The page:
Madrasah Education System And Terrorism: Reality And Misconception

Mohd Izzat Amsyar Mohd Arif, Nur Hartini Abdul Rahman, Hisham Hanapi


Since the terrorist attacks on September 11, 2001, the Islamic schools known as madrasah have
been of increasing interest to analysts and to officials involved in formulating U.S. foreign policy
toward the Middle East, Central, and Southeast Asia. Madrasah drew added attention when it
became known that several Taliban leaders and Al-Qaeda members had developed radical
political views at madrasah in Pakistan, some of which allegedly were built and partially financed
through Saudi Arabian sources. These revelations have led to accusations that madrasah promote
Islamic extremism and militancy, and are a recruiting ground for terrorism. Others maintain that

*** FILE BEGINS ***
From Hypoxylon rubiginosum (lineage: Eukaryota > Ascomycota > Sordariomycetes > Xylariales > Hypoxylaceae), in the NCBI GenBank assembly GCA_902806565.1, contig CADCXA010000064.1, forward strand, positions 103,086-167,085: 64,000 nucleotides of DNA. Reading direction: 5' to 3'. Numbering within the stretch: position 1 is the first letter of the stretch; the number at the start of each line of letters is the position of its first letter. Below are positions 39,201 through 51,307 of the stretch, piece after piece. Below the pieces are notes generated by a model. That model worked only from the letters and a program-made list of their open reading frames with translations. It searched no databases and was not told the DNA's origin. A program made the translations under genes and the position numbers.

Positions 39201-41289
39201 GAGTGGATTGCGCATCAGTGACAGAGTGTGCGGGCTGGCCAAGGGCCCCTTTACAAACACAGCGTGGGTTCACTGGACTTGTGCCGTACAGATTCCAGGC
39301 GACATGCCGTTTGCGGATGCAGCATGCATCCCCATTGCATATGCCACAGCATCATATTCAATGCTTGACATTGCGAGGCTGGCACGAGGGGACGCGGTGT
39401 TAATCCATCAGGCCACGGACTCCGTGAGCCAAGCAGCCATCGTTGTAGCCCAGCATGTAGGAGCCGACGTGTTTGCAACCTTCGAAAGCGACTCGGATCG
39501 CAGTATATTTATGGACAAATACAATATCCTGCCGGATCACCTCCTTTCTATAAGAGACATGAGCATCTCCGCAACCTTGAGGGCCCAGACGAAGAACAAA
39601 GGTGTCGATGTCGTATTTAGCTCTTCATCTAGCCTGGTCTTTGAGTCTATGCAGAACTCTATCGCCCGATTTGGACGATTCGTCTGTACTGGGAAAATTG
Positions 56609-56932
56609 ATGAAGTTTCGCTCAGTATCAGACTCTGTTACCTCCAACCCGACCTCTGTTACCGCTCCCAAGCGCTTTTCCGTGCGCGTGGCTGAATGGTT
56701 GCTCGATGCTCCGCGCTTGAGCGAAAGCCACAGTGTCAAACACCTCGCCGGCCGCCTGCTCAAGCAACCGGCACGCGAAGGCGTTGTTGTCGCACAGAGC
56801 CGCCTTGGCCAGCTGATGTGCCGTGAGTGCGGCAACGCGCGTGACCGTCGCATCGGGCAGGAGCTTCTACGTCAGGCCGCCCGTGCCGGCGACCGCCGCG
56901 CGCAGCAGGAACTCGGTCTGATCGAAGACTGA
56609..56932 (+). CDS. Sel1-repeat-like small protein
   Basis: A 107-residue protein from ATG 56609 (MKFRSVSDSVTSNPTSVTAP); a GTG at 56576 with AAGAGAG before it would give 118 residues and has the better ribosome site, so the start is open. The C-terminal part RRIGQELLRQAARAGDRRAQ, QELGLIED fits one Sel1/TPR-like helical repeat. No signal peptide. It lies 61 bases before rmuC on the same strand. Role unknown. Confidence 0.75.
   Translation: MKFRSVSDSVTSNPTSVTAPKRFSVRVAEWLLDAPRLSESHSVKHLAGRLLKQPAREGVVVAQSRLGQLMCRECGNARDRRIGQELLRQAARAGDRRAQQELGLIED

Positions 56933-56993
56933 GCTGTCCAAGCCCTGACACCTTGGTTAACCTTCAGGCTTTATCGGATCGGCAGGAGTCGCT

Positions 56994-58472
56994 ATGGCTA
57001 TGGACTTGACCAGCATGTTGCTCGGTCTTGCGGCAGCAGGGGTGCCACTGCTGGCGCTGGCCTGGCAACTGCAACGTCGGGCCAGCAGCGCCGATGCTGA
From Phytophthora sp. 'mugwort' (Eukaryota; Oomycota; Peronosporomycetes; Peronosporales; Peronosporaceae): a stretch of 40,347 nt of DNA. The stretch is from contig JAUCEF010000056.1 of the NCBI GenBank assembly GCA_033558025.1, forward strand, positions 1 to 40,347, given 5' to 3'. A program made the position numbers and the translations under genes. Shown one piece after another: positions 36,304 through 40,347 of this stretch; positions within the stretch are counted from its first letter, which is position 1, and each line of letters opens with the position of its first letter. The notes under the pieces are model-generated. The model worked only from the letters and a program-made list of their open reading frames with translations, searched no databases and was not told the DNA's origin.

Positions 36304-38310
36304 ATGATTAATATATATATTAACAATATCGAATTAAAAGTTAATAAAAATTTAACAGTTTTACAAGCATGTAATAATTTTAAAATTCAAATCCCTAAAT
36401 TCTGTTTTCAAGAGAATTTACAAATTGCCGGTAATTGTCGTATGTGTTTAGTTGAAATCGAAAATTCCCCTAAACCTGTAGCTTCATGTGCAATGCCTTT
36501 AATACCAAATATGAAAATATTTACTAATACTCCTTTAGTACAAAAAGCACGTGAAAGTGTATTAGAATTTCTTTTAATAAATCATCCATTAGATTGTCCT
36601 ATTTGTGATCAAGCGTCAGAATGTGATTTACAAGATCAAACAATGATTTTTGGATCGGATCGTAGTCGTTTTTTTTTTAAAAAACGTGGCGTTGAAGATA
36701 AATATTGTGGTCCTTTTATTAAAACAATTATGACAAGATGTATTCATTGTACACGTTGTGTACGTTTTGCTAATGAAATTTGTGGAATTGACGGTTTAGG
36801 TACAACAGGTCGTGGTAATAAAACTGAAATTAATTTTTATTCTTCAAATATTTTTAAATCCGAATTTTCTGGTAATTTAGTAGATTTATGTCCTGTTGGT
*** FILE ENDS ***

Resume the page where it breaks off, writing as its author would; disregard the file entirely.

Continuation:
most of these religious schools have been blamed unfairly for fostering anti-U.S. sentiments and
argue that madrasah play an important role in countries where millions of Muslims live in poverty
and the educational infrastructure is in decay. This paper aims to study a misconception of the
role and functions of Islamic traditional religious schools which have been linked with the
activities of terrorism. The study will be specifically focus on practice of the traditional Islamic
school, which is locally called as ‘madrasah system’.


madrasah; terrorism; Islamic schools

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